Posted on Nov 20th, 2020 by Lori Lynass Ed.D.

I have been reflecting this week, as it is International Restorative Justice Week and also Native American History month.  Across North America, many of the U.S. Native American tribes and the First Nations people of Canada, have used the talking circles as a traditional practice. The talking circle has served as a way of bringing people together for the purposes of teaching, listening, and learning. The use of talking circles has been a traditional form of education from early childhood through adulthood and provided a way to pass on knowledge, values, and culture (Sams, 1990). Now, several schools are getting to experience the benefits that many of our ancestors have practiced as a way to bring more peace and justice into their settings.

The talking circle is an essential piece of implementing restorative justice practices and is a powerful way to teach social-emotional learning, empathy, positive behavior, mindfulness and to build strong connections. These strong connections can happen between students, adults and students, adults to adults and the school to the larger community. These strong connections and feelings of mutual respect and dignity become the core of building an ethos of care in schools.

The talking circle serves as a nonhierarchical space where one person holding power over another is removed and replaced by everyone having power with each other. Student learn to become circle keepers and share the power equally with the adults. Everyone in the circle has the opportunity to both speak from the heart and listen from the heart. Thus, the talking circle can be used as an instructional approach, to foster self-awareness and multicultural awareness which honors both individual differences and group as a community of learners (Wolf & Rickard, 2011). This helps to develop more equitable learning environments.

If schools only turn to restorative justice practices as a tool to solve issues around behavior, they miss the true value of these practices, which is to build a place where every person can feel seen, heard and valued. That’s the power. Student’s show up in schools for the connection and that connection serves as a powerful force to preventing conflict, increasing learning and building skills that will serve every student across their lifetime.

Sams J.  (1990) Sacred path cards: the discovery of self through native teachings. San Francisco, CA: Harper San Francisco.

Wolf. P.R., & Rickard, J. A. (2011) Journal of Multicultural Counseling and Development. Wiley-Blackwell. 31(1) pg.s 39-43

Back to School: Why America Needs Social Emotional Learning Before Academics

In the global learning laboratory that has been our shared, realtime classroom for grappling with a worldwide pandemic, each of us — adult, parent and child — is a student. 

– We’ve learned that no nation state on this planet can exist in isolation, walling itself off from the rest of the world. As a slogan, “America First” now sadly represents our ranking in the number of coronavirus deaths inside our borders compared to every other country on earth.

– We’ve learned that face masks are not a masquerade for any one political party but a means of blocking the transference of an unrelenting virus. Faceshields or eyewear are better still if the other person is not wearing a mask. Covid-19 has also been discovered to have an aerosol capacity so the virus can hang in the air for several minutes like an ominous cloud. A mask acts like an umbrella.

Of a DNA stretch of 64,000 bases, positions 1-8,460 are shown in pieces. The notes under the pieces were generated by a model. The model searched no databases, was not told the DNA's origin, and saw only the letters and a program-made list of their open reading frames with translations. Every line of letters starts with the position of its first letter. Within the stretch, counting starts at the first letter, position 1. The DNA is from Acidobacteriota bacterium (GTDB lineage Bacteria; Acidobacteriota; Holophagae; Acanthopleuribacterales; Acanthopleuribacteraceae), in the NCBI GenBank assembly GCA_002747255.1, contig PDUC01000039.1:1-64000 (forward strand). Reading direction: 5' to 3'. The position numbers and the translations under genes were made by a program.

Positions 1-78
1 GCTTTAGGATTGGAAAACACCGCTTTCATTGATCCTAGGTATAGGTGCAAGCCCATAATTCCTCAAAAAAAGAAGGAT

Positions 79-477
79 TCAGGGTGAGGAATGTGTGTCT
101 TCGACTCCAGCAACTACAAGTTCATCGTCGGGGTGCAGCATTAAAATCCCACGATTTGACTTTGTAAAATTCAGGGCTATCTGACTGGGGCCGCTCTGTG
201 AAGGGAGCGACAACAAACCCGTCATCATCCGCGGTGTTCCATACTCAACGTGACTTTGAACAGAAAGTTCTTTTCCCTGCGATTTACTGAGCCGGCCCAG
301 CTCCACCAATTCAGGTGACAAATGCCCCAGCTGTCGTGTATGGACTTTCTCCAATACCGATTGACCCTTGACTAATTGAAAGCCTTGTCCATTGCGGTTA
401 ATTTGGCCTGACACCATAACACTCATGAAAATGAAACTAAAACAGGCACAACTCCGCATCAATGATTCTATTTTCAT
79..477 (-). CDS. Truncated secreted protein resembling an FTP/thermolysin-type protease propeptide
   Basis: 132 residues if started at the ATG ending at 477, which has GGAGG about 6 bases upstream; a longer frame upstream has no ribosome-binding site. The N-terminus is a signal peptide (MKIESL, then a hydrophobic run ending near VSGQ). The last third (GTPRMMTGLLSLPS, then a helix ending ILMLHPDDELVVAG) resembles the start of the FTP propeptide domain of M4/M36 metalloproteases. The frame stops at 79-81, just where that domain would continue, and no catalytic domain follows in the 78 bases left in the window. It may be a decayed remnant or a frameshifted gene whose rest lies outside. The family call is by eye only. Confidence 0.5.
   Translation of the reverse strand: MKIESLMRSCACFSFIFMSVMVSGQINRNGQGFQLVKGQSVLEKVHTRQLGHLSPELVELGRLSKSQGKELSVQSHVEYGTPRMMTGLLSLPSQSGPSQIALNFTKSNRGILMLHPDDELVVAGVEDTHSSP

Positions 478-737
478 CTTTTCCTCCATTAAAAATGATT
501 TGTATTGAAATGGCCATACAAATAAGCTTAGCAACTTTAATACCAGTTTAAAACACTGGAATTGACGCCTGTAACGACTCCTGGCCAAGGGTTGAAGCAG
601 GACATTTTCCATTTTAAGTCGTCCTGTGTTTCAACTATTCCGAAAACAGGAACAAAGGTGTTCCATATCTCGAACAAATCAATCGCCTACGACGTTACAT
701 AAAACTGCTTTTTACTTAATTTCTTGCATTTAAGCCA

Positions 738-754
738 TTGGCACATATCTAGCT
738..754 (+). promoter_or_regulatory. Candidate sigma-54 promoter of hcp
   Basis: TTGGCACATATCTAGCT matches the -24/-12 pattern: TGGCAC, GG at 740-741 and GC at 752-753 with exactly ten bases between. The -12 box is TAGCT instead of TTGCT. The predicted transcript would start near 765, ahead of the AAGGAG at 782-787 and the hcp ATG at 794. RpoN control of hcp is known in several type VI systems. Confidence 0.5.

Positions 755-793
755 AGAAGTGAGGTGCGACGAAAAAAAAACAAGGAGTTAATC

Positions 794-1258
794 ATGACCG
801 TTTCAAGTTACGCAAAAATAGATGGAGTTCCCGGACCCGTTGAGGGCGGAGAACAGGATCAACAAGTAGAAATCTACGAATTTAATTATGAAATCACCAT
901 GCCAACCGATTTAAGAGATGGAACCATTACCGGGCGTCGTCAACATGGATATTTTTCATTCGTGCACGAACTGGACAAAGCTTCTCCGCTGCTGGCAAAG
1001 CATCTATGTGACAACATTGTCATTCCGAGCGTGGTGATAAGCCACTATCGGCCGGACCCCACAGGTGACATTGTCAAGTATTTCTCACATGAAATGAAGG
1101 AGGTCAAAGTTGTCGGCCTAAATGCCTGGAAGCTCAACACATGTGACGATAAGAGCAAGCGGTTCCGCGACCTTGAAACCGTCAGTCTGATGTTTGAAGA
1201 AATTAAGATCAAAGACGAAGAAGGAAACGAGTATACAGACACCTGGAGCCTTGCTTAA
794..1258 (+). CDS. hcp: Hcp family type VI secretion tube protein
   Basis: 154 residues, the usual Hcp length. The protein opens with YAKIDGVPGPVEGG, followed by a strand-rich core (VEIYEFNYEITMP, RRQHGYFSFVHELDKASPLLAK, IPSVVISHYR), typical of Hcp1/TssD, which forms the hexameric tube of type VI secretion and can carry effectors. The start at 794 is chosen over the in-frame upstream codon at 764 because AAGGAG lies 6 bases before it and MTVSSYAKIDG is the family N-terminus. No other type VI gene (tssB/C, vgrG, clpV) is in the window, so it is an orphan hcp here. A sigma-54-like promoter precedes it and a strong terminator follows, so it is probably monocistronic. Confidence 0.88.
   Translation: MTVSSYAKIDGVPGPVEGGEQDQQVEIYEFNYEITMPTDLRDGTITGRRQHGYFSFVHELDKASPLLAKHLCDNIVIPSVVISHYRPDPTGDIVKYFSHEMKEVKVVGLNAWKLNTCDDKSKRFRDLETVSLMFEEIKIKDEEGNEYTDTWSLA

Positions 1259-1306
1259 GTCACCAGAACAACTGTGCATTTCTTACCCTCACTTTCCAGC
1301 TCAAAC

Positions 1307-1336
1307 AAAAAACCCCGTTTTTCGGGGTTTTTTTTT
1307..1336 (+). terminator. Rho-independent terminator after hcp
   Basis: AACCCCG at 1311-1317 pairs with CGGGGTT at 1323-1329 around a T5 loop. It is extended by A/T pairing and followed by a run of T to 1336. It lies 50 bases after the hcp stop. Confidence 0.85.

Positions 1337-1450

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The Struggle Continues: Racial Disparity in School Discipline


I have a dream that my four little children will one day live in a nation where they will not be judged by the color of their skin, but by the content of their character.”

– Excerpt from “I Have a Dream,” speech given by Martin Luther King, Jr., August 28, 1963, Washington, D.C.

More than 50 years after Martin Luther King, Jr. articulated this dream, children’s academic and social success in U.S. public schools continues to depend, unfortunately, too much on the color of their skin. Compared to white students, African-American, Latino, and Native American students tend to achieve lower grades in key subject areas like reading and math, are disciplined more often and more severely, and graduate at lower rates. At the same time, black, Latino, and Native American youth are more likely to have contact with the juvenile justice system. These disparities have existed for decades, and—especially in the area of disciplinary exclusions—have increased since the 1970s. Continue reading

How to Help a Troubled Youth

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Reprinted with Permission from CPI

©CPI 2014. All content herein used with the permission of Crisis Prevention Institute, Inc. All rights reserved.

By Erin Harris | Posted on 08.26.2014 |

Oftentimes, kids with cognitive, emotional, or behavioral issues need your help.

But sometimes the behavior of a child or teen who struggles with a physical or emotional challenge can be hard to handle to say the least. The issues troubled kids deal with can cause them to act out in a variety of ways: They might be angry, frustrated, or defensive; they might be withdrawn or aggressive; they might challenge or resist your attempts to help. In these situations, their stress responses can flood them with emotions so intense that they’re unable to think or communicate rationally.

So what are your options when everything you try to do to help ends up escalating a kid’s behavior instead of defusing it? Continue reading